He also has said he wants to see changes to the social media companies’ long-held legal protections for speech on their platforms.

The legislative proposals would also prohibit the tech giants from favoring their own products and services over competitors on their platforms.

The legislation was informed by the 15-month Judiciary antitrust investigation, led by Cicilline, which concluded that the four tech giants have abused their market power by charging excessive fees, imposing tough contract terms, and extracting valuable data from individuals and businesses that rely on them.

The legislation also would make it tougher for the giant tech companies to snap up competitors in mergers, which they have completed by scores in recent years.

Democrats control the House, but they would need to garner significant Republican support in the Senate for legislation to pass.

The chamber is split 50-50, with the Democrats’ one-vote margin depending on Vice President Kamala Harris being the tiebreaker.


Heartbreak in newsroom as Apple Daily bids farewell to Hong Kong

The final edition was a tribute to its readers with the headline: “Hong Kongers bid a painful farewell in the rain.” (AFP)
The final edition was a tribute to its readers with the heThe final edition was a tribute to its readers with the headline: “Hong Kongers bid a painful farewell in the rain.” (AFP)adline: Hong Kongers bid a painful farewell in the rain. (AFP)
Updated 24 June 2021

Heartbreak in newsroom as Apple Daily bids farewell to Hong Kong

The final edition was a tribute to its readers with the headline: “Hong Kongers bid a painful farewell in the rain.” (AFP)
  • Staff at the Hong Kong's pro-democracy newspaper Apple Daily bid farewell as the paper prints its last edition on Thursday.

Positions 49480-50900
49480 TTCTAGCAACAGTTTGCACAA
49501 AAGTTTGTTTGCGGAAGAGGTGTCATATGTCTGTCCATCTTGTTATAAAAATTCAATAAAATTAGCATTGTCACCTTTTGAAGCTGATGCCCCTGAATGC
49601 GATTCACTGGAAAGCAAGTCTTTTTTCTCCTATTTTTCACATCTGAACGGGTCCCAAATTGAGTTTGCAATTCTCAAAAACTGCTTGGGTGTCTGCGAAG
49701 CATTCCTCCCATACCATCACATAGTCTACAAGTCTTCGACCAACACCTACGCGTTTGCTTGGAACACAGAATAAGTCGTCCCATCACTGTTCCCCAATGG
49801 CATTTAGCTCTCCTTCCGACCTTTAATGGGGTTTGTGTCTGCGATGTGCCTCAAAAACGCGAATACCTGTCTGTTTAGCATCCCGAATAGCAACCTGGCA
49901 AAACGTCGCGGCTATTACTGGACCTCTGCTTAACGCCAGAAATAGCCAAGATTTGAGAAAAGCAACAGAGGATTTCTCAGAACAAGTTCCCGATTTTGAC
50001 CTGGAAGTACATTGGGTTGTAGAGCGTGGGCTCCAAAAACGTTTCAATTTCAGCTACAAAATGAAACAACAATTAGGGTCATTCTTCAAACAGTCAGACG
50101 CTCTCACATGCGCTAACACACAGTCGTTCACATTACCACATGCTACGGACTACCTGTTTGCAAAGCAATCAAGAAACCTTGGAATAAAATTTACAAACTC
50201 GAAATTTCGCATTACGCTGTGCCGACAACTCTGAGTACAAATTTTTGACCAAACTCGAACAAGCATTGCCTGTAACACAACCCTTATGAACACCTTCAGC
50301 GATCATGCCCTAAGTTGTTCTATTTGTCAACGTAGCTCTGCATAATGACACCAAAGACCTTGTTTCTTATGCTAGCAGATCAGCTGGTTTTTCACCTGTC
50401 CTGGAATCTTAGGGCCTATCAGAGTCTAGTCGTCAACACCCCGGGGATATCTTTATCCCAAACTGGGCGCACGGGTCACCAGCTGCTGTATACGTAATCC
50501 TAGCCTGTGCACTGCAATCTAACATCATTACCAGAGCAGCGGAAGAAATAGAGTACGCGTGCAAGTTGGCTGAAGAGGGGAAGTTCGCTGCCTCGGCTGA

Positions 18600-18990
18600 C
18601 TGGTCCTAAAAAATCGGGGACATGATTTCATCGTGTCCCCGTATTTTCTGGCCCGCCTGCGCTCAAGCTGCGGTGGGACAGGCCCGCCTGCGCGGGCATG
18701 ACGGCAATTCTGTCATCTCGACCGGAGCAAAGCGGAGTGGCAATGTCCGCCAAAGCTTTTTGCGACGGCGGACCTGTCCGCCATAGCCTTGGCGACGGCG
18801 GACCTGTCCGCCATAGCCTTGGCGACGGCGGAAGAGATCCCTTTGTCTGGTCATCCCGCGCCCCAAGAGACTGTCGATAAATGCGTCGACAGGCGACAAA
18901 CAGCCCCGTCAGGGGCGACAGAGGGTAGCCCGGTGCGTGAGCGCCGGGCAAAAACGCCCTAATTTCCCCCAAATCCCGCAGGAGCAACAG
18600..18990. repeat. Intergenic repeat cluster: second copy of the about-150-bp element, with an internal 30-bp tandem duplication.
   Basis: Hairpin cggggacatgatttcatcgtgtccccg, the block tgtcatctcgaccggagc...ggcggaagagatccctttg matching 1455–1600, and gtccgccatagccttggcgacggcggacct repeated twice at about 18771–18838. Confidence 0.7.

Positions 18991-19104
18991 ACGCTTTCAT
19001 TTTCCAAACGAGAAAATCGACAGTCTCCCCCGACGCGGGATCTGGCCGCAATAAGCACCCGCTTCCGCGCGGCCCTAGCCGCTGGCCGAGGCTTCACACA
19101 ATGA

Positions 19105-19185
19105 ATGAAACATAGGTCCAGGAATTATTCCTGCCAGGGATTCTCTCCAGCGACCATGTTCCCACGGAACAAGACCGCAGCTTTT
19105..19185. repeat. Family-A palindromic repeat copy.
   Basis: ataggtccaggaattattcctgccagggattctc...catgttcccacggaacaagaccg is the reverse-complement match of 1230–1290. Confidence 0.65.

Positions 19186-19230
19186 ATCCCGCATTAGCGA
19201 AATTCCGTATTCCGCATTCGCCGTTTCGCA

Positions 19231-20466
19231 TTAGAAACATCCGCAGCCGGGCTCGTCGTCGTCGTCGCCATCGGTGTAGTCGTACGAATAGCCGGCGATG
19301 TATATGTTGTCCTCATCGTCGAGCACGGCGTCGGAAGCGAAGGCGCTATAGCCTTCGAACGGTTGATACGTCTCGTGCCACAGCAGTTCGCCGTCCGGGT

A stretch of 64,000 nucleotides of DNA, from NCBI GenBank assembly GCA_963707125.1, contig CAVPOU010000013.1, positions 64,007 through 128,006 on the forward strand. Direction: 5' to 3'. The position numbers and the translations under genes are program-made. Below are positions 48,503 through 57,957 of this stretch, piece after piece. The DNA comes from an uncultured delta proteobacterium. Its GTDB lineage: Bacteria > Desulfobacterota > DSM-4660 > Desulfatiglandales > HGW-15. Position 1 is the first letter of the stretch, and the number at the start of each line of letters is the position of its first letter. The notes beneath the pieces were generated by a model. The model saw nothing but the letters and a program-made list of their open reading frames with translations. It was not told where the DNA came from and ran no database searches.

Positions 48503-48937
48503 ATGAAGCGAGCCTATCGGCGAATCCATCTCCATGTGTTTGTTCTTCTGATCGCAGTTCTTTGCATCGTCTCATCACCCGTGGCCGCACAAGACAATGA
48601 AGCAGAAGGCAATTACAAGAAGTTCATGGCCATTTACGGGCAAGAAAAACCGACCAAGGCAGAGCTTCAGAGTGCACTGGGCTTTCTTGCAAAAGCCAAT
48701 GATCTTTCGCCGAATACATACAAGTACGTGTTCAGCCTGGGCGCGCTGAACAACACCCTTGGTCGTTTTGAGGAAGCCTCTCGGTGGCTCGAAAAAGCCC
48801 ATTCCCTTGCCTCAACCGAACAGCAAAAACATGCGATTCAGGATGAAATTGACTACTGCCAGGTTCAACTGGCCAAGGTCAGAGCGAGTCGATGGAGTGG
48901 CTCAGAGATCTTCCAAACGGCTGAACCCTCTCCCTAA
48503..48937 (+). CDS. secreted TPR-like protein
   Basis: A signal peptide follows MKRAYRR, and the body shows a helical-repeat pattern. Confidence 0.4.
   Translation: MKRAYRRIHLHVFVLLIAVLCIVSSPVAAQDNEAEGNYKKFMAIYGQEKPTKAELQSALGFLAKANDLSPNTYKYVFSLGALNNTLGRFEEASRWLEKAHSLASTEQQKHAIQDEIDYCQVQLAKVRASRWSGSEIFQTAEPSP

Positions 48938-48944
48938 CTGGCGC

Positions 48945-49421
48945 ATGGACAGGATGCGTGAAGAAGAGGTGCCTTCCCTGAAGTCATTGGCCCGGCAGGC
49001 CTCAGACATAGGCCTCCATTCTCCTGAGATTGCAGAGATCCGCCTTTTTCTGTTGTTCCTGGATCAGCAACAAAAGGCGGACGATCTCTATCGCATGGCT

• Hundreds of Hong Kong residents gathered in the rain outside Apple Daily offices where a million copies were being printed.

HONG KONG: Apple Daily cub reporter Yau Ting-leung could not sleep much. Tired, he lay in bed on Wednesday morning checking the news.
The 23-year-old had been in his dream job at the pro-democracy tabloid for less than a year, but now things were unraveling.
Six days after a police raid on Apple, the arrests of its top two editors and a freeze of core assets on national security grounds, the company was running out of cash and options.
Final publication was set for Saturday, with a skeleton crew putting out the last of the roughly 9,500 editions of the paper.
“At 11:30 a.m. the news came that they’d arrested our lead columnist,” Yau told Reuters. “At that moment, I just felt numb.”
Soon afterward, the board decided it would be the last day for the feisty Chinese-language publication that combined celebrity gossip with investigations of the powerful.
Yau, the youngest member of the paper’s investigative team, ignored a warning from management to stay home, showing up at the office in an isolated industrial estate. Many others did the same.
With Apple’s website and 26 years’ worth of content to be purged at midnight, time was running out.
“I didn’t have to write anything today. I was put in charge of saving our work, including our award-winning reports,” said Yau, who is three years younger than Apple Daily. But he was unable to finish: “No matter how hard I tried to back up ... there just wasn’t enough time.”
Ten meters from Yau, Norman Choi was at work on a story. This time, though, it was an obituary for Apple Daily.
Surrounded by the clutter of 22 years at the paper, including crackers and empty liquor bottles, the 51-year-old senior features editor clacked away at his keyboard, wearing a black mask and clothes.
As he tried to focus, Choi had a mountain of other tasks, such as taking down slogans beside his desk.
“I’m not deliberately staying behind. I just don’t want to leave my fellow reporters,” he said.
Deputy chief editor Chan Pui-man, out on bail after her arrest, wandered the open-plan newsroom with its “I love Apple” logos on the wall, red-eyed at times.
“It’s hard to control our emotions,” she said.

APPLE TREE
As news of the paper’s impending closure spread, staff could see and hear crowds gathering outside. Some chanted “Thank you Apple Daily — Add oil!” a Chinese expression of encouragement that had become a refrain among supporters of the paper.